An FGCU professor’s expertise in propagating plants from tissue culture and his hands-on experience combating a highly infectious banana virus are helping farmers a world away revive a devastated fruit industry and cultivate business opportunities.
There was a fellow building a lab who wanted to do tissue culture bananas.” With Griffis’ help on two trips abroad and online follow-ups, along with some Malawi government support, that farmer, Frank Washoni, was able to establish a lab and nursery and start growing and distributing tens of thousands of banana suckers that were free of the virus. It’s too soon to tell if Malawi’s banana industry will achieve a sustainable comeback, Griffis said, but small farmers have proven to be important players in increasing production of horticultural crops when given the right support and integrated into cooperative networks and larger market chains.
His background in research and development for a major plant micropropagation company in south Florida also prepared Griffis to train others to produce bananas through tissue culture using a small cross-section of the stem that fairly quickly sprouts new growth when stimulated by nutrients and plant hormones; the sprouts continue to grow in a nursery before being transplanted in a field.
Facilitated by the nonprofit Cultivating New Frontiers in Agriculture (CNFA) and federally funded, his work has included guiding the setup of biotechnology laboratories and training farmers and local volunteers in banana production, pest and disease control, soil management, and post-harvest handling of crops to minimize loss.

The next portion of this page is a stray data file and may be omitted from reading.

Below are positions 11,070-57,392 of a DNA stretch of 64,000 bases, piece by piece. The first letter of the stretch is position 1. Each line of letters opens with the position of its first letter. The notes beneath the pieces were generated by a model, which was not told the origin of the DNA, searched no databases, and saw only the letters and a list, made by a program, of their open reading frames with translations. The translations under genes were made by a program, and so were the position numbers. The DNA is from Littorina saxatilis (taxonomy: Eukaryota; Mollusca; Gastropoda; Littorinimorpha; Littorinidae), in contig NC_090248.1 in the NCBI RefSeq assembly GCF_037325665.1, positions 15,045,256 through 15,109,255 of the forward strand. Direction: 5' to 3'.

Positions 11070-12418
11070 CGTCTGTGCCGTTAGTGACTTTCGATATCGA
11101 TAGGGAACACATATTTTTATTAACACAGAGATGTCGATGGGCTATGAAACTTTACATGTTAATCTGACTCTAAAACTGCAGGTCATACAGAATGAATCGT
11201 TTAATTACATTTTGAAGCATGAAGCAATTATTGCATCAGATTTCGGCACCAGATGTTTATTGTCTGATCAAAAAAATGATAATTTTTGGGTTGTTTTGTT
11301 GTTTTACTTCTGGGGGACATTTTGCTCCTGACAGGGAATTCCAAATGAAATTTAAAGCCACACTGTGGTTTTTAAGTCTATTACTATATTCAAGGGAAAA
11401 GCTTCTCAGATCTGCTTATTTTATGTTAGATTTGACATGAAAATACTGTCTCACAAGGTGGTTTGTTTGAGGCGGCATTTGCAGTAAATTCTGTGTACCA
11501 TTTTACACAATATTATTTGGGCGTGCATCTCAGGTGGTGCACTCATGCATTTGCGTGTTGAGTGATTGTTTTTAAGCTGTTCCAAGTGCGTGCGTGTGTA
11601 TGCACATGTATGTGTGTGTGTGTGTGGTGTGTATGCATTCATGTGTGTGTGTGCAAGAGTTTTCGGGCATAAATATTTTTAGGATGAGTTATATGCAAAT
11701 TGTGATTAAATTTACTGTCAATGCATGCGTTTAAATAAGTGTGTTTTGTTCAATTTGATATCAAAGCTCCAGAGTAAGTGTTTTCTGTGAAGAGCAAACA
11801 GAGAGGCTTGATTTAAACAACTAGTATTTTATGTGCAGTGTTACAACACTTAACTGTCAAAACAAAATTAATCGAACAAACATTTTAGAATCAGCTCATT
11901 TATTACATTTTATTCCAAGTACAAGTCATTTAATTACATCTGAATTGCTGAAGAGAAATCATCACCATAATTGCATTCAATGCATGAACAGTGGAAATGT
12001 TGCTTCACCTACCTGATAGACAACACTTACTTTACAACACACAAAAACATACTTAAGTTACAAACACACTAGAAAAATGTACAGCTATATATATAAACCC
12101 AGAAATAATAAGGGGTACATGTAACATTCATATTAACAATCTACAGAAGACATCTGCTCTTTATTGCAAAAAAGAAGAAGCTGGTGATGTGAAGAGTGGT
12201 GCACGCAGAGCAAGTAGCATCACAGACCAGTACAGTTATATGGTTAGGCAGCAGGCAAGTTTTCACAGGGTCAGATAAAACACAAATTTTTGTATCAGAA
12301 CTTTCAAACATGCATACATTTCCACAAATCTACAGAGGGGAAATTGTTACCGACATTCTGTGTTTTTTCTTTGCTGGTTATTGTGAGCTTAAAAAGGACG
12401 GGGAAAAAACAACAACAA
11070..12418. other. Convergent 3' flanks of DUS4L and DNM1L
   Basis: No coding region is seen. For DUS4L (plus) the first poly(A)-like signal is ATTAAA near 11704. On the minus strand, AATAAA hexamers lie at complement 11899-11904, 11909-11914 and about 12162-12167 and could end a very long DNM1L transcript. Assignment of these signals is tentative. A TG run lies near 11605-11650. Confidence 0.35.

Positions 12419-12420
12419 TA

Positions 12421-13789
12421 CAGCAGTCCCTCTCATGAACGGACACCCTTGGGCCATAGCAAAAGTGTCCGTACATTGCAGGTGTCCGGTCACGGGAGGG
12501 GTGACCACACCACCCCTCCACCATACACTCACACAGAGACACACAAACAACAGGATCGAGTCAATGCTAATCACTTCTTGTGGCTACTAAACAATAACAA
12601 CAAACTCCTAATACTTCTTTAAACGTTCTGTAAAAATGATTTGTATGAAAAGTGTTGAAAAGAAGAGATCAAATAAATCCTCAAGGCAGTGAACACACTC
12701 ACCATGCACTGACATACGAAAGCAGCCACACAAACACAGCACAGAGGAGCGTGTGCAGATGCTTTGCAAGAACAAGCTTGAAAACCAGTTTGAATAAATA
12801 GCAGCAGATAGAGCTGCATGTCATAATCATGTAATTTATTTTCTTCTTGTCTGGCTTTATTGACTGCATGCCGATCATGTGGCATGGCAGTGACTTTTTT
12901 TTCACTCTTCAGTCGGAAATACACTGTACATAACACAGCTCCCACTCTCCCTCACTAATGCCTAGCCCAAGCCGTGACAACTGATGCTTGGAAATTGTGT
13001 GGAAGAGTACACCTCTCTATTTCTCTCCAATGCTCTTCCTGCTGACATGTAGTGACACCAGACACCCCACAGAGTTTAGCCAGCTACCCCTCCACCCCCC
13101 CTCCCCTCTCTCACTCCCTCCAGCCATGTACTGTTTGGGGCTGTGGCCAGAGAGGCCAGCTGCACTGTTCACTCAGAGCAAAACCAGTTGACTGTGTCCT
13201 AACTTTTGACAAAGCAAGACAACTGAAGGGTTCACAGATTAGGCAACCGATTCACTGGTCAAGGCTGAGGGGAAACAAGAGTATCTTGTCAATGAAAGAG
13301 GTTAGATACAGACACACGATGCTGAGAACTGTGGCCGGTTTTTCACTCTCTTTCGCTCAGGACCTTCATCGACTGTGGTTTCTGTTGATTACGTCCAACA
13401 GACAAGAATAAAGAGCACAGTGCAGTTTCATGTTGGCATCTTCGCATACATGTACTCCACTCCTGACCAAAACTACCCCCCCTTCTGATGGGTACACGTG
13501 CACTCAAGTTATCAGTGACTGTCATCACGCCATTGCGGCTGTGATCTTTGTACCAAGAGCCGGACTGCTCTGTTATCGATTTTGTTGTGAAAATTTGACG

This past summer, Griffis worked remotely to help a host farmer on the ground in Malawi to train 16 men and women in various aspects of banana production and disease control. In the meantime, the farmer who established the first commercial lab in Lilongwe, Malawi to use biotechnology for micropropagation under Griffis’ mentorship continues to expand his business with other fruit and vegetable crops grown through tissue culture. Griffis has grappled with the banana virus before, including during his time in the Tropical Plant & Soil Science Department at the University of Hawaii; the Aloha State is by far the largest U.S. banana producer and has agricultural restrictions due to bunchy top presence.